Young and gifted Robert, second son of George Colwan, Laird of Dalcastle, virtually disowned on suspicions of parentage and thus denied the name of his father, is taken in and raised by the fundamentalist leader Reverend Wringham. Despite a propensity towards jealousy, malice, and backstabbing, young Robert soon finds himself initiated into his adopted father's sect, convinced of his predestined salvation and inability to do wrong.
The day of his so-called 'election' to grace, he meets a strange individual that seems to reflect his image and beliefs in every manner, who goes by no other name than Gil-Martin. Together, they spend many a day discussing all facets of doctrine and scripture, stretching the definition of Christianity to its most dangerous extreme, until the young Wringham can no longer resist the charms and flattery of his only friend. With the conviction of the Elect, he gives in to every whim of the coercive fiend no matter how wicked the crime.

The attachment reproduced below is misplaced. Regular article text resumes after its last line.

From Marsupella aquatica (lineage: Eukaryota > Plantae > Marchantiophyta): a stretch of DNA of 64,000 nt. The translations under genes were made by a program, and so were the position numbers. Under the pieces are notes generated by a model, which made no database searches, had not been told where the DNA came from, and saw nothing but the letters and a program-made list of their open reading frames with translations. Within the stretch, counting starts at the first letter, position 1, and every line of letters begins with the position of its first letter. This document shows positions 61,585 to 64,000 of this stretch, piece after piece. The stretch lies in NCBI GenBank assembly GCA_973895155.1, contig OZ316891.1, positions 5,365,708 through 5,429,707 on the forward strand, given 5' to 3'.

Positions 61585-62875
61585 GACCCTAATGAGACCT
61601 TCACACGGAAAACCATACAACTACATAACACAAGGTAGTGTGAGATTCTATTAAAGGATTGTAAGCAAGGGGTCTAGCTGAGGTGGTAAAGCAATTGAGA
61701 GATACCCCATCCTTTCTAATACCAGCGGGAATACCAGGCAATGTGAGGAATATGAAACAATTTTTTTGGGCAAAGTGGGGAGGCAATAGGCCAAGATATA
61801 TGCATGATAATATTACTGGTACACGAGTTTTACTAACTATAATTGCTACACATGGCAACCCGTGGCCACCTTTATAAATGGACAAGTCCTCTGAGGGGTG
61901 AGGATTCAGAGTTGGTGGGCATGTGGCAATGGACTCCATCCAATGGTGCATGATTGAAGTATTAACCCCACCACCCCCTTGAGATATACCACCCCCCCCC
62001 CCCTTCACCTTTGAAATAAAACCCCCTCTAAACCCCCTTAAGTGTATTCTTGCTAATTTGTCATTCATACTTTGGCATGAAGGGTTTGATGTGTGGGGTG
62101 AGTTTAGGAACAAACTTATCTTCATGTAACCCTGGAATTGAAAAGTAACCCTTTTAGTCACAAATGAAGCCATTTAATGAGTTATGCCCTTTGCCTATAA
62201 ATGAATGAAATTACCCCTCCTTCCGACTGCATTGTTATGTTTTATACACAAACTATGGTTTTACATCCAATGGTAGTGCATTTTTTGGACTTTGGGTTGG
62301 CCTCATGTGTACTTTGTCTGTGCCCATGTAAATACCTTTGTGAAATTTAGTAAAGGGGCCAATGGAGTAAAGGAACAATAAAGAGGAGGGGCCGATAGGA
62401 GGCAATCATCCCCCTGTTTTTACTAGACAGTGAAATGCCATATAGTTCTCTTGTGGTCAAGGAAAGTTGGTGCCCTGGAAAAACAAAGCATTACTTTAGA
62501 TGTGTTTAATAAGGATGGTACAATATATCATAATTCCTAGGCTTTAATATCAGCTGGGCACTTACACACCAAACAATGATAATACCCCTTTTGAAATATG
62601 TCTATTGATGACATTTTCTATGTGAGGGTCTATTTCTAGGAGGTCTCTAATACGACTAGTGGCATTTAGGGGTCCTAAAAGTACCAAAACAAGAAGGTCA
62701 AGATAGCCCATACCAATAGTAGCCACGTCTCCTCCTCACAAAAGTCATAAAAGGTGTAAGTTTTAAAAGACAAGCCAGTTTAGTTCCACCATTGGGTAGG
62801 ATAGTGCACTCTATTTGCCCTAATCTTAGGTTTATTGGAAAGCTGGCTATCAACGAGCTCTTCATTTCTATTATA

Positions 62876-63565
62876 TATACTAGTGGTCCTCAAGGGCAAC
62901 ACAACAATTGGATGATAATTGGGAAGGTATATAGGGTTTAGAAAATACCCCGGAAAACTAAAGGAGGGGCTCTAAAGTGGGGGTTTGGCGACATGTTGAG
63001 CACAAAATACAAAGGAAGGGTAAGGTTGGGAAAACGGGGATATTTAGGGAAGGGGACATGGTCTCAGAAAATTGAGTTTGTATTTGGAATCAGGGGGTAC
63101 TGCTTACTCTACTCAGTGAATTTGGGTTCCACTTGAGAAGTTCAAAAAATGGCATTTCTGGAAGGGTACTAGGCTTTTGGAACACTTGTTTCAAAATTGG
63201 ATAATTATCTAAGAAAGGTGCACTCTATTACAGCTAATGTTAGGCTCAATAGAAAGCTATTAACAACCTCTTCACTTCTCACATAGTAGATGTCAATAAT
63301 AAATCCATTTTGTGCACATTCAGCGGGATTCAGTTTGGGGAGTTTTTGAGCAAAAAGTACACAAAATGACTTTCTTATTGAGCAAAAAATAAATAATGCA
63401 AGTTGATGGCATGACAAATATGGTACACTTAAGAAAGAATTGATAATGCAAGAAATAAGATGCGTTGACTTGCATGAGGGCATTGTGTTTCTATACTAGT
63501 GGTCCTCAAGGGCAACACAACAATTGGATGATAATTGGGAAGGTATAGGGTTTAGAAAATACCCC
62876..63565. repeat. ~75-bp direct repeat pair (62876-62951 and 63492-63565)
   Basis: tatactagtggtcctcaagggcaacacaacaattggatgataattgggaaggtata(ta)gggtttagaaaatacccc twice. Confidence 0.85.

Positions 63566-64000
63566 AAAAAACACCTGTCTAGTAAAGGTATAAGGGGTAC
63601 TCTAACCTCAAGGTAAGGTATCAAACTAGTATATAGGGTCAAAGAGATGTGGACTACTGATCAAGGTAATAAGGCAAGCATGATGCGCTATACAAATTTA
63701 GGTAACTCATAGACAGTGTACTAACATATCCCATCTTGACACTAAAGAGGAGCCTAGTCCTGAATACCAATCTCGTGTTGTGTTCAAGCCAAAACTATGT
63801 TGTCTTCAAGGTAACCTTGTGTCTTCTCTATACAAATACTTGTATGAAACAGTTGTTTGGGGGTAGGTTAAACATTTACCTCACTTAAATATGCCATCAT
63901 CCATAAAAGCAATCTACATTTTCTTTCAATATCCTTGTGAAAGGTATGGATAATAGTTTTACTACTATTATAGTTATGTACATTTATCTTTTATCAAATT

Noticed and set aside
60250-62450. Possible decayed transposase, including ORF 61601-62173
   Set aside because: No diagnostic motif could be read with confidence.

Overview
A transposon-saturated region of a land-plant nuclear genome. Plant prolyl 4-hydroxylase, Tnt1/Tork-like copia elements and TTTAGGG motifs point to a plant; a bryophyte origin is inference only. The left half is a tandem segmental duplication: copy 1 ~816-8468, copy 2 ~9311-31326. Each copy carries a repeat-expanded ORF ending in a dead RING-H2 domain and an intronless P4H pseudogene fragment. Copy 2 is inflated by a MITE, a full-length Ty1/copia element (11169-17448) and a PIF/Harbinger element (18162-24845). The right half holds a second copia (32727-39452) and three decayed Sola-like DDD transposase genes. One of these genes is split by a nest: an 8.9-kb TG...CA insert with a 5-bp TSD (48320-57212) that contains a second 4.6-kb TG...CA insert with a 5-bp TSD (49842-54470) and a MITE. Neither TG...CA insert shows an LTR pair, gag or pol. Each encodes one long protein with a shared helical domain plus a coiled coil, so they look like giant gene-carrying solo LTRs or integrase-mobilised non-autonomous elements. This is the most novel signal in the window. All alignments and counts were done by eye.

Presented as the reconstruction of a local Scottish history rich in character and tradition, The Private Memoirs and Confessions of a Justified Sinner is a landmark text in Gothic literature and a notorious work for its critique of religious fanaticism, that anticipated and defined post-modern existentialist crime fiction and psychological mysteries.